Young women information needs are also somewhat different from those of older women. Young women seek more information about how their physical and sexual attractiveness will be affected by breast cancer and the treatment.21 Womenfs reasons for choosing reconstruction include desire to look good in clothing and to avoid wearing a prosthesis.23 Among married women with cancer, partner support is viewed as the most crucial source of support and predicts lower levels of depression and anxiety and better quality of life.24

Health education directed at early detection of breast cancer through promotion of BSE and CBE may result in early detection in the young. It should also be directed at the necessity for a biopsy and histology as part of the process to reach a definitive diagnosis. Information on the benefit of chemotherapy, with balanced information regarding the effect of treatment on the sexual health of the woman, if provided through health education, may reduce the likelihood of non-adherence. Information on the availability and accessibility of breast reconstruction after mastectomy, if included in health education targeted at the young, may improve the rate of acceptance of mastectomy.

Health care providers involved in the treatment of breast cancer in the young should be informed of the need to provide adequate information to young cancer patients and help them reach a decision on the treatment options. This should be done along with the patientsf partner (if she is married) as it may facilitate acceptance of treatment modalities by the patient. The public should also be made aware that breast cancer can and does occur in young women, even though it is rare. This may help improve the incidence of early presentation and avoid the shame of being stigmatized because of breast cancer.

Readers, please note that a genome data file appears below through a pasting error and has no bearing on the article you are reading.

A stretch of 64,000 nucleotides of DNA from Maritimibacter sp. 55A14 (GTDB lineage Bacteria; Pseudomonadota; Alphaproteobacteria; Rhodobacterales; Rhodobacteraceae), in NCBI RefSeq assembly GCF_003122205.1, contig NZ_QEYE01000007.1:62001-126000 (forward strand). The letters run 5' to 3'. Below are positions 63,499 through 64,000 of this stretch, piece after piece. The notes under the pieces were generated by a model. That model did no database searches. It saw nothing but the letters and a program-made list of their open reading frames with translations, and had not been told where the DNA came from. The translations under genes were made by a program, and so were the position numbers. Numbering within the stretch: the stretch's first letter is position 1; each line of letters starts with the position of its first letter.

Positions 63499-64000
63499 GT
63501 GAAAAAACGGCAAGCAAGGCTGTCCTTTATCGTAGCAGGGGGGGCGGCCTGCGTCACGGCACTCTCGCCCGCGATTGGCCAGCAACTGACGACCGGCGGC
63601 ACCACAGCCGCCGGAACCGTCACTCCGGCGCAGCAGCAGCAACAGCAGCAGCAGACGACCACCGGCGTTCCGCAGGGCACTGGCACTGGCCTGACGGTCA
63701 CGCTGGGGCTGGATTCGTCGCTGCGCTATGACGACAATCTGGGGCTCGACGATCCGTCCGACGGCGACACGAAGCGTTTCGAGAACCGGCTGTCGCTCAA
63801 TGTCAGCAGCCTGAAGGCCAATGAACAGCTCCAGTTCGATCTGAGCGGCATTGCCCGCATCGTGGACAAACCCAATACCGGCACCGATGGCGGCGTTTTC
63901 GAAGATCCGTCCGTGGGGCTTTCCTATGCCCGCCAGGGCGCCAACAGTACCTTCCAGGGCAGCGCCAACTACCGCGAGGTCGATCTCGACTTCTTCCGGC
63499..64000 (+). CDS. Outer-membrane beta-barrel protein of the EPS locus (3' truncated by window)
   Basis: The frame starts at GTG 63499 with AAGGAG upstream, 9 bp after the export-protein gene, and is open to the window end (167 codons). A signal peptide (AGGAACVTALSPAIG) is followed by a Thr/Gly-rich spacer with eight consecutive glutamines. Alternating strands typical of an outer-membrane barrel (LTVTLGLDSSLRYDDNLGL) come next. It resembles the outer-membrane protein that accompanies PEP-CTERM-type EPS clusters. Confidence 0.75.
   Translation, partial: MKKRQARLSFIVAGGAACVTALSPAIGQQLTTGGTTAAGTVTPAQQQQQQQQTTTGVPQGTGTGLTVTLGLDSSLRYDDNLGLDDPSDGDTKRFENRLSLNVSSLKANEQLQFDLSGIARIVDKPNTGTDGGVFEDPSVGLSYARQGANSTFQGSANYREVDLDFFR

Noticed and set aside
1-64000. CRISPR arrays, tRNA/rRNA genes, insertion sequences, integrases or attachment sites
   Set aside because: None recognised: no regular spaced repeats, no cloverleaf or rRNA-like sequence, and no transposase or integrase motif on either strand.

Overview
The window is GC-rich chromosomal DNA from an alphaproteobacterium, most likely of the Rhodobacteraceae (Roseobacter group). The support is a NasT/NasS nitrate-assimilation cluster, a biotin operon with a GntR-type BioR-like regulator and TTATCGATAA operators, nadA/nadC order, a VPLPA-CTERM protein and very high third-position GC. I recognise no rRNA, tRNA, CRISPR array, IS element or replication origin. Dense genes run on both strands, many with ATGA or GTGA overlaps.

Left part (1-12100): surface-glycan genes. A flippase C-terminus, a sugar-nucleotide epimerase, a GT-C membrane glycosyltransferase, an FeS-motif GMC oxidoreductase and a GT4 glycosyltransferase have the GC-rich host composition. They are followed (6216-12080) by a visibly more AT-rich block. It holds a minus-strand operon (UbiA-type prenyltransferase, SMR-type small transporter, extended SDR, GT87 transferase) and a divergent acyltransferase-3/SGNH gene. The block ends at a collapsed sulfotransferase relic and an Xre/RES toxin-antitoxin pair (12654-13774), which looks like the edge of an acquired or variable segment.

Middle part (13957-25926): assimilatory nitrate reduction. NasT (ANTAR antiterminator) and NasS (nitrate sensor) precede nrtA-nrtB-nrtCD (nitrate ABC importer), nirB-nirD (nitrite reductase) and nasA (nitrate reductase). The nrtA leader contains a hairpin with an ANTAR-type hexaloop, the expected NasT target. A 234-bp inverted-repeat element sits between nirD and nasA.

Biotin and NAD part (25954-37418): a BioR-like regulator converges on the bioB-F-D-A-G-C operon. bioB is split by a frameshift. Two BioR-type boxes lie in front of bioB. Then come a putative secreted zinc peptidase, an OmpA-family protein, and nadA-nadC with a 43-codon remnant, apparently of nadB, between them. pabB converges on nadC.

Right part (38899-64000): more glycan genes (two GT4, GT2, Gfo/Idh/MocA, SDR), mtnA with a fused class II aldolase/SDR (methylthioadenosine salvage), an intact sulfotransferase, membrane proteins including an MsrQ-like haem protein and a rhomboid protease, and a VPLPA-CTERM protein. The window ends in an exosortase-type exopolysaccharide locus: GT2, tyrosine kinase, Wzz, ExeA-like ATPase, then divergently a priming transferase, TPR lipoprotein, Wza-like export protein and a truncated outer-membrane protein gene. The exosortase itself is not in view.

CONCLUSION

Breast cancers in the young in our locality present late despite the increased educational attainments of the patients. Acceptance of treatment and the likelihood of completing treatment are low. Health education directed at early detection of breast cancer, and need for a biopsy and histology with emphasis on the benefits of completing prescribed treatment modalities, may prepare the young for a meaningful life in spite of the existing breast cancer. Health care providers need to provide adequate information to young women along with their partners to enable them participate fully in decision on their treatment.